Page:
One of NASA's most powerful space telescopes is running out of fuel

Kepler Space Telescope

Kepler space telescope, through which scientists were able to detect 2 245 exoplanets (and 2 342 unconfirmed) will be able to work only a few months.

Kepler is now orbiting the Earth at a distance of 94 million miles, so NASA can't send a spacecraft to refuel.

Kepler is now being monitored for warning signs of low fuel, such as a drop in the fuel tank's pressure and changes in the performance of the thrusters.

The space agency will cuddle Kepler as much as possible over its last few months of working and retrieve all the possible information before it destroys itself.

The biggest challenge during Kepler's mission came in 2013 when its primary mission ended when a second reaction wheel broke. The spacecraft was given a new lease on life by using the pressure of sunlight to maintain its pointing, like a kayak steering into the current.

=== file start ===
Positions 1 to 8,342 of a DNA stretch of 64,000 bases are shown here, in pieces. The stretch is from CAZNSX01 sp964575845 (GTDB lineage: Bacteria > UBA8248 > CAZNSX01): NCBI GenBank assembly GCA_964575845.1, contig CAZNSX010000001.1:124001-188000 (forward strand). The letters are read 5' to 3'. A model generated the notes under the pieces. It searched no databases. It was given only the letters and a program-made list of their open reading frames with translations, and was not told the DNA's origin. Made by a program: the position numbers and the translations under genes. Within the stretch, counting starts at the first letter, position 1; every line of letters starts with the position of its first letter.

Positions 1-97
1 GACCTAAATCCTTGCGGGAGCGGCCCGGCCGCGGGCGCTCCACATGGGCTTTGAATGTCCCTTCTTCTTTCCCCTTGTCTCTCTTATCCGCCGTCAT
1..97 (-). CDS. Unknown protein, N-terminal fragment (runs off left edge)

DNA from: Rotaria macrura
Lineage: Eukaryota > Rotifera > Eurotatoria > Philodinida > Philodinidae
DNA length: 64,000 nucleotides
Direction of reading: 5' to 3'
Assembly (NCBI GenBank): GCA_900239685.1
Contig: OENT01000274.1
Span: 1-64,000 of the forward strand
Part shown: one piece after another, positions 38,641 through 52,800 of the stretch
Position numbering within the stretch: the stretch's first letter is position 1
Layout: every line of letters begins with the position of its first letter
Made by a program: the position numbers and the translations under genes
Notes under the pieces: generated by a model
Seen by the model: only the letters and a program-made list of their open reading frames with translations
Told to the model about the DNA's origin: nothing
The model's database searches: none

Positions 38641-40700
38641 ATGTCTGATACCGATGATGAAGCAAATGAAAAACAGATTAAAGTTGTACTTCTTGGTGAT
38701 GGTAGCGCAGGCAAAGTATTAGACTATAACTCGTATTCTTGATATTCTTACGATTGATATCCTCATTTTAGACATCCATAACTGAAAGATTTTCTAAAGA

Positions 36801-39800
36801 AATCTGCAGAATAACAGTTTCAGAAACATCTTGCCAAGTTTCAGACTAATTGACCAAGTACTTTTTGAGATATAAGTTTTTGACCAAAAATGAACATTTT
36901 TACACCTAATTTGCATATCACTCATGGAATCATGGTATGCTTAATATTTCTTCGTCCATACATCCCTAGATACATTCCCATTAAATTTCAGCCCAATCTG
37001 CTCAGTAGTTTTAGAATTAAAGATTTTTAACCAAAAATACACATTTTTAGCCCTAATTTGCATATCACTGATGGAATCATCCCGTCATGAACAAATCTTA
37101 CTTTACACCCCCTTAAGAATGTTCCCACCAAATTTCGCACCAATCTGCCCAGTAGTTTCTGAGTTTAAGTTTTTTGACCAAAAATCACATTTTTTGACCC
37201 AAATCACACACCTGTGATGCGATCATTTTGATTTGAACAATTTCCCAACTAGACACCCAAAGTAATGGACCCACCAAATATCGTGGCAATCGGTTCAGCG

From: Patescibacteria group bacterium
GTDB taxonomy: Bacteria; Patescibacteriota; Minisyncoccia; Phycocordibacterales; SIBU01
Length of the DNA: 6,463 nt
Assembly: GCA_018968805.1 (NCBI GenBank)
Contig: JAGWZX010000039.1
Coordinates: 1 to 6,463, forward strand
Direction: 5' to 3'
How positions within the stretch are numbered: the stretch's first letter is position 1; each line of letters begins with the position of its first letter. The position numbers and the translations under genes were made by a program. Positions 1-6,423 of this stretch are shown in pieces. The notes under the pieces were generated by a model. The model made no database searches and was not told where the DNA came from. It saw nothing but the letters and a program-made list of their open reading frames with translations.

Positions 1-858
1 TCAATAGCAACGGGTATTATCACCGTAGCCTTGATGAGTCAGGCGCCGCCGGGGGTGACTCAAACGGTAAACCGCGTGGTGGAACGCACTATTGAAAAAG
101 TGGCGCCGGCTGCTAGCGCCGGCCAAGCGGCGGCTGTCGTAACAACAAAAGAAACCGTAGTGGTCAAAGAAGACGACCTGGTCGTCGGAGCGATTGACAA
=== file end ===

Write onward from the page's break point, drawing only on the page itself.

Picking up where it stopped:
The extended mission requires the spacecraft to shift its field of view to new portions of the sky roughly every three months in what we refer to as a "campaign".

However, since the Kepler is impossible to get a refueling spacecraft, NASA engineers will collect as many data as possible until the Kepler Space Telescope will remain without fuel. But in the end, we only have an estimate - not precise knowledge.

In December, Kepler turned back to take a photograph of Earth, the bright smear across the right side of the image.

The fuel is needed to aim the telescope at the Earth for data transfer. Taking these measurements will help decide how long the team can comfortably keep collecting scientific data, NASA reported. The mission has already completed 16 campaigns, and this month entered its 17.

That said, NASA will also exercise caution, as it doesn't want to have an 'uncontrolled fall to the ground'.

Last September, NASA sent the Cassini space craft on a "death dive" into Saturn, rather than risk it falling into one of the planet's moons, the agency explained.

Even though Kepler will eventually reach the end of its life, Sobeck pointed out that all hope isn't lost. As for the next generation, it will soon be provided by TESS, whose launch is scheduled for Cape Canaveral on April 16th.

Kepler has been in flight for nine years, examining distant stars in search of planets outside the Solar System.

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